Ross Stripling

Thomas Ross Stripling (born November 23, 1989) is an American professional baseball pitcher for the San Francisco Giants of Major League Baseball (MLB). He has previously played in MLB for the Los Angeles Dodgers and Toronto Blue Jays.

Ross Stripling
Stripling with the Los Angeles Dodgers in 2018
San Francisco Giants – No. 48
Pitcher
Born: (1989-11-23) November 23, 1989
Blue Bell, Pennsylvania, U.S.
Bats: Right
Throws: Right
MLB debut
April 8, 2016, for the Los Angeles Dodgers
MLB statistics
(through 2022 season)
Win–loss record38–38
Earned run average3.78
Strikeouts622
Teams
Career highlights and awards

Stripling played college baseball at Texas A&M University before the Los Angeles Dodgers selected him in the fifth round of the 2012 MLB draft. He made his MLB debut with the Dodgers in 2016, and was an All-Star in 2018.

Amateur career

Stripling played high school baseball at Carroll High School in Southlake, Texas.[1] In baseball, he did not pitch until a broken leg prior to his senior season in 2008 left him unable to play in the infield, and as a pitcher he was 14–0 with a 1.60 ERA, as in 107 innings he led the Dallas/Forth Worth area with 156 strikeouts.[1] He was named first-team all-state, and a member of the North Texas all-star team.[1] He also played basketball for the school as a forward, and football as a wide receiver, winning the Texas 5A state title and the national championship.[1] Scholastically, he graduated summa cum laude and 11th in his class of 600+.[1]

He then played college baseball at Texas A&M University. In 2011 he led the country in wins and was 14–2 with a 2.29 ERA in 24 games (16 starts) in which he threw 125.2 innings with 113 strikeouts (third in the Big 12 Conference), with an 0.867 WHIP (fourth), 6.5 hits/9 innings (ninth), 1.3 walks/9 innings (second), and 6.28 strikeouts/walk (third).[1][2] He threw a no-hitter for the Aggies against San Diego State on May 12, 2012.[3] He was named an All-American by the American Baseball Coaches Association/Rawlings First Team, Collegiate Baseball (Third Team), and College Baseball Insider (Honorable Mention), as well as a third team Capital One Academic All-American and first team Academic All-Big 12.[1]

Stripling was drafted by the Colorado Rockies in the ninth round of the 2011 Major League Baseball draft, but he did not sign.[4] Returning to Texas A&M for his senior year in 2012, he finished the year second in the conference in wins with a 10–4 record and a 3.08 ERA in 16 starts covering 125.2 innings in which he struck out 120 batters (third in the Big 12 Conference), with an 0.987 ERA (eighth), 1.4 walks/9 innings (fourth), and a 6.32 strikeout/walk ratio (second).[5][6]

Professional career

Los Angeles Dodgers

The Los Angeles Dodgers selected Stripling in the fifth round of the 2012 Major League Baseball draft.[7] He was promoted to Double-A Chattanooga Lookouts in May 2013[8] and was selected to the mid-season Southern League All-Star Game.[9] He finished the season 6–4 with a 2.78 ERA in 21 games (16 starts).[10]

Stripling was given a non roster invitation to spring training in 2014, but came down with a sore arm after his first game action. He turned out to have a torn ulnar collateral ligament in his elbow. He underwent Tommy John surgery, causing him to miss the entire season.[11] He rejoined the AA Tulsa Drillers during mid-season in 2015 and finished 3–6 with a 3.88 ERA in 14 starts.[10] The Dodgers added Stripling to their 40-man roster after the season.[12]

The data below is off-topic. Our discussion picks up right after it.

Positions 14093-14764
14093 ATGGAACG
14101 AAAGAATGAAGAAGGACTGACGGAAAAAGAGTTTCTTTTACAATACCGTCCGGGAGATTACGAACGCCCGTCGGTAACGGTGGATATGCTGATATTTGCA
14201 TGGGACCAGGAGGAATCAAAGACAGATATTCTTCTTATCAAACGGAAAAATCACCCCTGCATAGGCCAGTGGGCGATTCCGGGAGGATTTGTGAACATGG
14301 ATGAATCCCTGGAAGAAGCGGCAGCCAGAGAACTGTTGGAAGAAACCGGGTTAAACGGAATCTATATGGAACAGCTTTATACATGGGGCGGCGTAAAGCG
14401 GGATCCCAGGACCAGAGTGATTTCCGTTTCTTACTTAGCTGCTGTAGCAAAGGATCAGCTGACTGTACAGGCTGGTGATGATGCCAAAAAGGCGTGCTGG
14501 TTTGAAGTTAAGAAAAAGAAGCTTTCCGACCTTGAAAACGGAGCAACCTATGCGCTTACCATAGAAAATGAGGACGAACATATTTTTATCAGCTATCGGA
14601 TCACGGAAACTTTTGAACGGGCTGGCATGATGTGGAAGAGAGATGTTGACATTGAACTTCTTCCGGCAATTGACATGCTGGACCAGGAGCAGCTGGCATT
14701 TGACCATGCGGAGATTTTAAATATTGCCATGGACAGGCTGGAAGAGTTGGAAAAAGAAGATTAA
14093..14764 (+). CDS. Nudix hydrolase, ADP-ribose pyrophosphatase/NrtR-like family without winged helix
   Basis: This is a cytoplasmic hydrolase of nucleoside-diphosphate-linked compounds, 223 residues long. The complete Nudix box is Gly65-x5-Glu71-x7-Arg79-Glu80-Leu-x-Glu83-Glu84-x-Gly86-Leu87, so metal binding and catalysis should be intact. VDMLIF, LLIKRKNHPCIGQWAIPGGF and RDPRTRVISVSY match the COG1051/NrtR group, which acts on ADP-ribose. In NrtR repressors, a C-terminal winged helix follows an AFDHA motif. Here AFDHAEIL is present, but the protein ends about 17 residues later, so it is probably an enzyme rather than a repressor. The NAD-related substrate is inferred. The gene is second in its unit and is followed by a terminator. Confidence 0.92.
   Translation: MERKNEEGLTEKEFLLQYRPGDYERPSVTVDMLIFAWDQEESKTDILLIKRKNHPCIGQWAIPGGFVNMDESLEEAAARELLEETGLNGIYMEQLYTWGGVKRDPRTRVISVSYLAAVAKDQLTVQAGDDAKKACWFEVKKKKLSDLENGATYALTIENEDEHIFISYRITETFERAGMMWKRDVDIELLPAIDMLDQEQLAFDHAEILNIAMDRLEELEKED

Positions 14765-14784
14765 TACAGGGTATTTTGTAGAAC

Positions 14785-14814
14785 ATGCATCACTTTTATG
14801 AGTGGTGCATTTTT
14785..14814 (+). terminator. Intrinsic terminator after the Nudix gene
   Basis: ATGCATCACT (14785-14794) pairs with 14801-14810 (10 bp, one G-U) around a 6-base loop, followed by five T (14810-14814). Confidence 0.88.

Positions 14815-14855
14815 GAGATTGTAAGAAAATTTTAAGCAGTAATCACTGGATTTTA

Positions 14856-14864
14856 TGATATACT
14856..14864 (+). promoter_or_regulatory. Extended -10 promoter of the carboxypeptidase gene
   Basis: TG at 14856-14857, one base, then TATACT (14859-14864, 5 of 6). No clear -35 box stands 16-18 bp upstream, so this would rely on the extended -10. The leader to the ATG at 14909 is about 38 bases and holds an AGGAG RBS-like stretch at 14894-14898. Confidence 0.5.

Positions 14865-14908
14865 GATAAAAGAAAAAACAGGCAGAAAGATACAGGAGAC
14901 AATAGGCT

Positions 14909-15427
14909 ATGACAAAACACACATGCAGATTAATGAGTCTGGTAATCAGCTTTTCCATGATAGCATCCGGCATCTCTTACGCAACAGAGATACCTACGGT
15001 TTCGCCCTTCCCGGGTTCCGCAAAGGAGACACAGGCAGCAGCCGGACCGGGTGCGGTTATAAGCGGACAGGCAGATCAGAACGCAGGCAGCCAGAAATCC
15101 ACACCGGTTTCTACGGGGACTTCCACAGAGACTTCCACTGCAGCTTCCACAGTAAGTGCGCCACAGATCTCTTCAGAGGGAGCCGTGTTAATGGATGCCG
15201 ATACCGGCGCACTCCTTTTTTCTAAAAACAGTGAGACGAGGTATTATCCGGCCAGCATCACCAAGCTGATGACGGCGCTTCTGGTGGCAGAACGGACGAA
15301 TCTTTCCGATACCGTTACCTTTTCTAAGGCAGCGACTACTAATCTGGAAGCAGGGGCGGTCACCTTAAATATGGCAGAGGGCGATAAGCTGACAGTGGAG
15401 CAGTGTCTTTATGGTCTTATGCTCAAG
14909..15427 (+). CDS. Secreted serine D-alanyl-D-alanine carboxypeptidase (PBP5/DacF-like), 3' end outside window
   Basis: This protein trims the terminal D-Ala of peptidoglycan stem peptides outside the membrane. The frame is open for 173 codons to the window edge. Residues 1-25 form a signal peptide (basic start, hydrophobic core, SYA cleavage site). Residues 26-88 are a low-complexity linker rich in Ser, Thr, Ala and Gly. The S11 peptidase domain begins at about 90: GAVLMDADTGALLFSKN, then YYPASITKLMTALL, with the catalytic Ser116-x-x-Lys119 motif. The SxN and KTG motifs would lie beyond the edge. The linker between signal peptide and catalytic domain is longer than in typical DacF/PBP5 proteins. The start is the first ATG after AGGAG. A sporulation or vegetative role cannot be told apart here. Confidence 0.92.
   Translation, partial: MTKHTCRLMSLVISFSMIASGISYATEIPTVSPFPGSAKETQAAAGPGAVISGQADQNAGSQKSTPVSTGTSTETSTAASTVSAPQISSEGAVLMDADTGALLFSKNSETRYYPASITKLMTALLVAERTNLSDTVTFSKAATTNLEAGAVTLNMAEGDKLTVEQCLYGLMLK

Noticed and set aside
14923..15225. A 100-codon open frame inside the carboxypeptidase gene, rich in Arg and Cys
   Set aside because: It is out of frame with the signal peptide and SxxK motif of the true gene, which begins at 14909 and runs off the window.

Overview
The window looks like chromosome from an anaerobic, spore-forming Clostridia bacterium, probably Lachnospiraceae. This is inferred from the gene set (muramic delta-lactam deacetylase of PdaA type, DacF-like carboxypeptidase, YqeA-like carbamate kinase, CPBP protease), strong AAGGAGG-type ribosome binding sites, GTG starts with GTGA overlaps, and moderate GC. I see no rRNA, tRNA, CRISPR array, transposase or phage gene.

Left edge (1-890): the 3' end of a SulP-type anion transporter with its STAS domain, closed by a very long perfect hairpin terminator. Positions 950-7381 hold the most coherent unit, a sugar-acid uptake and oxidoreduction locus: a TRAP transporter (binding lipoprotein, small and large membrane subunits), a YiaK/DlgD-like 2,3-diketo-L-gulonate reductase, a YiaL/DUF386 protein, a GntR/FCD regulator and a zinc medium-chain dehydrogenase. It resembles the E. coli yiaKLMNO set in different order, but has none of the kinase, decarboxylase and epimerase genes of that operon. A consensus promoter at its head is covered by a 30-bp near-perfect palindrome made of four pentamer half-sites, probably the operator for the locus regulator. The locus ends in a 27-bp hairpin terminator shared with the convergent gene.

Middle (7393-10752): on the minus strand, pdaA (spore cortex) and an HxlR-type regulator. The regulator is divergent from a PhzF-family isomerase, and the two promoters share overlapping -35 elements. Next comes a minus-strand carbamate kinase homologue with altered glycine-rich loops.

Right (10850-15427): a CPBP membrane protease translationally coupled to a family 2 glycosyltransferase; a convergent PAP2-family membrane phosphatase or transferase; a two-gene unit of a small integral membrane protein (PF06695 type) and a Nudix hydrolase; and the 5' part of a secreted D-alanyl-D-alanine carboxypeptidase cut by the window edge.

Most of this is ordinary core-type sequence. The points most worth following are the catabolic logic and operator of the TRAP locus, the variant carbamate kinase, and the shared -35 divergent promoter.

Stripling made the Dodgers opening day roster for 2016 as the fifth starter.[13] After several injuries to established pitchers, he beat out other Dodgers prospects to make the roster.[14]

In his major league debut, against the San Francisco Giants on April 8, 2016, Stripling pitched 7+13 innings without giving up a hit but was removed for a relief pitcher after throwing 100 pitches. He struck out four and walked four, one of whom scored against the relief pitcher.[15] He picked up his first major league win against the St. Louis Cardinals on May 13, 2016.[16] He appeared in 22 games and made 14 starts for the Dodgers with a 5–9 record and 3.96 ERA in 100 innings.[17] He also appeared in relief in five post-season games for the Dodgers, allowing five runs in 2+23 innings.[17]

Stripling became a key member of the bullpen in 2017 and picked up his first save on May 27, 2017, with three scoreless innings of relief against the Chicago Cubs.[18] He appeared in 49 games for the Dodgers that season, including two starts, and was 3–5 with two saves and a 3.75 ERA in 74.1 innings in which he struck out 74 batters.[17] He pitched three scoreless innings over five games in the postseason, including appearances in three games of the 2017 World Series.[17]

Coming into the 2018 season and without a clear pathway to becoming a starting pitcher he, again, began to explore the idea of starting for another team but injuries to starting pitchers in April thrust him into a starting role after 15 innings of relief. After a bullpen session with pitching coach Rick Honeycutt he developed a hard curveball to add to his arsenal giving him a new look and making him one of the National League's ERA leaders at the break, earning him an All-Star nod for the first time in his career, replacing Miles Mikolas on the team, who was scheduled to pitch the Sunday prior to the All-Star Game.[19] He wound up pitching in 33 games for the Dodgers in 2018, including 21 starts, and was 8–6 with a 3.02 ERA in 122 innings with 22 walks (1.6 walks per 9 innings) and 136 strikeouts, and a strikeout/walk ratio of 6.18.[17] His walk rate was in the lowest 4% among major league pitchers.[20]

In 2019, he again alternated between starting and relieving, appearing in 32 games (15 starts), and was 4–4 with a 3.47 ERA and 93 strikeouts in 90.2 innings.[17] He had a ratio of 4.65 strikeouts/walk.[17]